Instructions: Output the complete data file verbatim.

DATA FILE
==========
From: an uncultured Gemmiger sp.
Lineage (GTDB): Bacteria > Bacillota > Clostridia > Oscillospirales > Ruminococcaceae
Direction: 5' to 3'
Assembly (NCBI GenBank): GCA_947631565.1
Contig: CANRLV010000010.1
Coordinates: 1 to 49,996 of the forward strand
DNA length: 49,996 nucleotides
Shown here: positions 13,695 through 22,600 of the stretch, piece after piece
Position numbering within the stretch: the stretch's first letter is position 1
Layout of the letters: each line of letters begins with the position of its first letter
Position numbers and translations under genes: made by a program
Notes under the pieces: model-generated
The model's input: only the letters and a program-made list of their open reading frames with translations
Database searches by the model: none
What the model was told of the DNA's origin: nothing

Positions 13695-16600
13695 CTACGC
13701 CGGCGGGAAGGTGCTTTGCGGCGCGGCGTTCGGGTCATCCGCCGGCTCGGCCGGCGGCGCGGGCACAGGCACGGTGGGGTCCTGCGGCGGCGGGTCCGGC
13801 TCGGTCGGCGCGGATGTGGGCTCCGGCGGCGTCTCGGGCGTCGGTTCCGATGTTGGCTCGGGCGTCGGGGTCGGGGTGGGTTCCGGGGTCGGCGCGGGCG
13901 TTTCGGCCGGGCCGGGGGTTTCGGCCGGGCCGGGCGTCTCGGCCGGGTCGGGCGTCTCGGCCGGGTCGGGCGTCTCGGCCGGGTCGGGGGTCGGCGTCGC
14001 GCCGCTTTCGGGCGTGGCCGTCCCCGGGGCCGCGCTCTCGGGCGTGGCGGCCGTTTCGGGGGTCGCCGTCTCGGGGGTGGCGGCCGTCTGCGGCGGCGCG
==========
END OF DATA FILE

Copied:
From: an uncultured Gemmiger sp.
Lineage (GTDB): Bacteria > Bacillota > Clostridia > Oscillospirales > Ruminococcaceae
Direction: 5' to 3'
Assembly (NCBI GenBank): GCA_947631565.1
Contig: CANRLV010000010.1
Coordinates: 1 to 49,996 of the forward strand
DNA length: 49,996 nucleotides
Shown here: positions 13,695 through 22,600 of the stretch, piece after piece
Position numbering within the stretch: the stretch's first letter is position 1
Layout of the letters: each line of letters begins with the position of its first letter
Position numbers and translations under genes: made by a program
Notes under the pieces: model-generated
The model's input: only the letters and a program-made list of their open reading frames with translations
Database searches by the model: none
What the model was told of the DNA's origin: nothing

Positions 13695-16600
13695 CTACGC
13701 CGGCGGGAAGGTGCTTTGCGGCGCGGCGTTCGGGTCATCCGCCGGCTCGGCCGGCGGCGCGGGCACAGGCACGGTGGGGTCCTGCGGCGGCGGGTCCGGC
13801 TCGGTCGGCGCGGATGTGGGCTCCGGCGGCGTCTCGGGCGTCGGTTCCGATGTTGGCTCGGGCGTCGGGGTCGGGGTGGGTTCCGGGGTCGGCGCGGGCG
13901 TTTCGGCCGGGCCGGGGGTTTCGGCCGGGCCGGGCGTCTCGGCCGGGTCGGGCGTCTCGGCCGGGTCGGGCGTCTCGGCCGGGTCGGGGGTCGGCGTCGC
14001 GCCGCTTTCGGGCGTGGCCGTCCCCGGGGCCGCGCTCTCGGGCGTGGCGGCCGTTTCGGGGGTCGCCGTCTCGGGGGTGGCGGCCGTCTGCGGCGGCGCG